Thursday, 30 April 2009

And the winners are....

Thanks to everyone who entered my 2nd Blogiversary book draw! I used the random number generator at to generate the winning numbers, and here are the results:

For Peace is Every Step, the winner is Kale for Sale! Congratulations! I know you will really, really enjoy this book. It is simple and profound at the same time, a real gem of a book.

For the 1992 edition of The Four Season Harvest, the winner is Apple Jack Creek! Congratulations! This is a really good book for people in more northern climes, and so I know you will certainly benefit from it.

Kale and AJC, please send me an email at {myriad dot things at yahoo dot ca} with your mailing information, and I will get these books out to you in the coming week.

To everyone who entered, and to all of you who come by to read and/or comment - I am humbled that you would spend even some of your valuable here. Many thanks :)

Saturday, 25 April 2009

2nd 'Blogiversary,' and Book Giveaway

Today is the day that this little blog turns two!

Last year on my first 'blogiversary' I held a book draw and all sorts of neat things came out of it. I found another blogger who is also interested in Taoism and tai chi, the author of the book I gave away came and commented over here, and he kindly sent me a replacement copy of his book, Simple Prosperity. And the reason I decided on the giveaway in the first place was because I had won the book itself in one of Crunchy's draws, the second thing I have won from her (the first being a DivaCup). These were all very cool and satisfying things, but the main reason I want to do it again this year is because of how it helps me to practice non-attachment.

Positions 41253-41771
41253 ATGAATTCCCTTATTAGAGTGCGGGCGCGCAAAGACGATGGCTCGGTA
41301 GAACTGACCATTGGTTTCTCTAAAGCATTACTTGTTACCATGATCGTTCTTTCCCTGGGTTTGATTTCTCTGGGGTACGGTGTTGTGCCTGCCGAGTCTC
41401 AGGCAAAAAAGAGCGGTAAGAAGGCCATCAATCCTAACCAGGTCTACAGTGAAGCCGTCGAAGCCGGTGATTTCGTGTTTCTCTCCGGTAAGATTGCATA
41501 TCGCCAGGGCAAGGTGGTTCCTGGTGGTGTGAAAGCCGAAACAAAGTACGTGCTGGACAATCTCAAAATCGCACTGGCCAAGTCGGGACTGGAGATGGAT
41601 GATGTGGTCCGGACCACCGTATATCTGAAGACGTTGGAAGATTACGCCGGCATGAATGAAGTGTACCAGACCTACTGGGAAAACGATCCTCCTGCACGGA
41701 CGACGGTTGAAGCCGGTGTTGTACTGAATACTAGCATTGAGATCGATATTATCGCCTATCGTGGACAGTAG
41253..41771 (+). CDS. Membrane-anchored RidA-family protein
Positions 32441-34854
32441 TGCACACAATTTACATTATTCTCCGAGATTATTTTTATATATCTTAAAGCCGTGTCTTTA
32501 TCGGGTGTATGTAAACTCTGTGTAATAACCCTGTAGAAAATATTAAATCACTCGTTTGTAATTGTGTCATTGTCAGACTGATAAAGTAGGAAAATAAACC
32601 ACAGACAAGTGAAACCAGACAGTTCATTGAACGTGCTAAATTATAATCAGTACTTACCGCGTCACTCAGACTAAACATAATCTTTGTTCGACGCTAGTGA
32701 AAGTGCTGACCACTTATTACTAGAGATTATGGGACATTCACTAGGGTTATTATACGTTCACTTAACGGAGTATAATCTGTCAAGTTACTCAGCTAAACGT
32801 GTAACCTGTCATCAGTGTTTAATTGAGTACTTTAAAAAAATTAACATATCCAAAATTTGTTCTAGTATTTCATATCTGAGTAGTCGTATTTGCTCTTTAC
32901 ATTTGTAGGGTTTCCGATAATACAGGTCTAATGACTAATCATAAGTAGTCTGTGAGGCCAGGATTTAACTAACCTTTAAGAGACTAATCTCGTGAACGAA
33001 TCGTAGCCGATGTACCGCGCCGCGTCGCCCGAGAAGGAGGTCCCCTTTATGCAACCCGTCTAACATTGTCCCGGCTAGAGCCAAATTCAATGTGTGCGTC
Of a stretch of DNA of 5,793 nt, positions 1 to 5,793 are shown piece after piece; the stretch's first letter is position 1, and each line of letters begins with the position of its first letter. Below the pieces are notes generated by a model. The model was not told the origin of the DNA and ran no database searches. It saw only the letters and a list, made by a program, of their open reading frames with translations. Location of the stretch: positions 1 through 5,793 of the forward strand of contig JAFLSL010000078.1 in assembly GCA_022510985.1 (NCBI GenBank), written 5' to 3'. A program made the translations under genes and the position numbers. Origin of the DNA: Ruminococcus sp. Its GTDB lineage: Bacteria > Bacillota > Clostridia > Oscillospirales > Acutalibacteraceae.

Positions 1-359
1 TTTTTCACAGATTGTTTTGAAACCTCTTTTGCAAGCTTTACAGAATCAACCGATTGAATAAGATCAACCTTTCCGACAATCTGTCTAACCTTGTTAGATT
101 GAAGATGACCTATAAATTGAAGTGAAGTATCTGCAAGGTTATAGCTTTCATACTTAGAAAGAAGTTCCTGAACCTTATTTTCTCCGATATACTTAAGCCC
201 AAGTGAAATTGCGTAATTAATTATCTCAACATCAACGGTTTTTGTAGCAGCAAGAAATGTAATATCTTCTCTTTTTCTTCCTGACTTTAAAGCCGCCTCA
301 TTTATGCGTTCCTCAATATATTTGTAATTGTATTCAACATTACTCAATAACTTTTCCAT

It is good to practice letting go of things that you want to keep. I love books and I have the urge to buy and read them all the time. I love just having them, holding them, the feel of my eyes as they run over a page of words. I love how they look on a bookshelf. So it is hard for me to give them away, especially certain ones.

I have been thinking about which book to give away for several weeks now. At first it seemed easy - I would just give away the extra copy of The Four Season Harvest that Gord picked up for me at Value Village, not knowing that I had already bought the 2nd edition. But I knew that was not what the giveaway was supposed to be about. I had to give away something I wanted to keep or it wouldn't be much of a non-attachement lesson. So, I am giving away my copy of Thich Nhat Hanh's "Peace is Every Step." And also the 1992 edition of Eliot Coleman's "The Four Season Harvest," because there is no reason to keep two copies of virtually the same book.